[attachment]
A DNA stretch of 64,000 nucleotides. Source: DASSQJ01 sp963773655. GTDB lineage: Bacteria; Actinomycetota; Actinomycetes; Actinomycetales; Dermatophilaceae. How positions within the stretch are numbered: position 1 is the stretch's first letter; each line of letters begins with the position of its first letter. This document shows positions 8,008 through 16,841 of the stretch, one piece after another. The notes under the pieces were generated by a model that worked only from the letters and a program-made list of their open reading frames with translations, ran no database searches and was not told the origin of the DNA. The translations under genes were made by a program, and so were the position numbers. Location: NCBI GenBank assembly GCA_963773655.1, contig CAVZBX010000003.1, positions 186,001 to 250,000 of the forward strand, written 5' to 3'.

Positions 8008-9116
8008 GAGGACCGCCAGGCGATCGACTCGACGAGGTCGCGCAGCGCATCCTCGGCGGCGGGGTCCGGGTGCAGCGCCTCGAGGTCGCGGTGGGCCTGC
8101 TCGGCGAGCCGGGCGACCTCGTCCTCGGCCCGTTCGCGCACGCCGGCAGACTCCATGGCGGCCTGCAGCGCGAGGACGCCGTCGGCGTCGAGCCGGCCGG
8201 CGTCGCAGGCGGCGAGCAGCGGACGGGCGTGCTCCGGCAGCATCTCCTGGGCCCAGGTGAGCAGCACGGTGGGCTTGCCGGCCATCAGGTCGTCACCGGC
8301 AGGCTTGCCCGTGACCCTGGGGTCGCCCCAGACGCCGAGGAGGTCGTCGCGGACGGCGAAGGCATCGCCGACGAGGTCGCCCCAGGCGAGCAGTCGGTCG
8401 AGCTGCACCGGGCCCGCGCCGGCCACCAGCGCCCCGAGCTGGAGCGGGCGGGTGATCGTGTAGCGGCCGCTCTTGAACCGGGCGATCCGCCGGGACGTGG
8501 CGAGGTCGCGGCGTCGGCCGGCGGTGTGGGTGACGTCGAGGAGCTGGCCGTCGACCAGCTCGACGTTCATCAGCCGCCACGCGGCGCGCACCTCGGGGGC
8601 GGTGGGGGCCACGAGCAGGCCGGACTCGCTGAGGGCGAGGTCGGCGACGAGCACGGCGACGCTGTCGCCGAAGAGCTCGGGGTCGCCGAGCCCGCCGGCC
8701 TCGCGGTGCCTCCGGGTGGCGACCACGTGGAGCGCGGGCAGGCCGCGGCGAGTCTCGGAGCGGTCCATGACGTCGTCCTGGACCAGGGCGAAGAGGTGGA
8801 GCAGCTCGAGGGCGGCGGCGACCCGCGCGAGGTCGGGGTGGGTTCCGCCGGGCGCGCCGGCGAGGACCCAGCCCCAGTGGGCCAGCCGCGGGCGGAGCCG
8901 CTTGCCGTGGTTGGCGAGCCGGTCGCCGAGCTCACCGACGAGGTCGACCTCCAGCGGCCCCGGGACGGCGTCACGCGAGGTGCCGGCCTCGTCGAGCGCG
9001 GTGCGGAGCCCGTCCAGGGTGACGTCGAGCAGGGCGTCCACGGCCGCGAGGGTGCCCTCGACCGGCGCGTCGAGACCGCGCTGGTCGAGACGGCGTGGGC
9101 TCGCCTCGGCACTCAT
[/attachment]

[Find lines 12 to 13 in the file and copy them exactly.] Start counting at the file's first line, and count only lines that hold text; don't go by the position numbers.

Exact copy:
8901 CTTGCCGTGGTTGGCGAGCCGGTCGCCGAGCTCACCGACGAGGTCGACCTCCAGCGGCCCCGGGACGGCGTCACGCGAGGTGCCGGCCTCGTCGAGCGCG
9001 GTGCGGAGCCCGTCCAGGGTGACGTCGAGCAGGGCGTCCACGGCCGCGAGGGTGCCCTCGACCGGCGCGTCGAGACCGCGCTGGTCGAGACGGCGTGGGC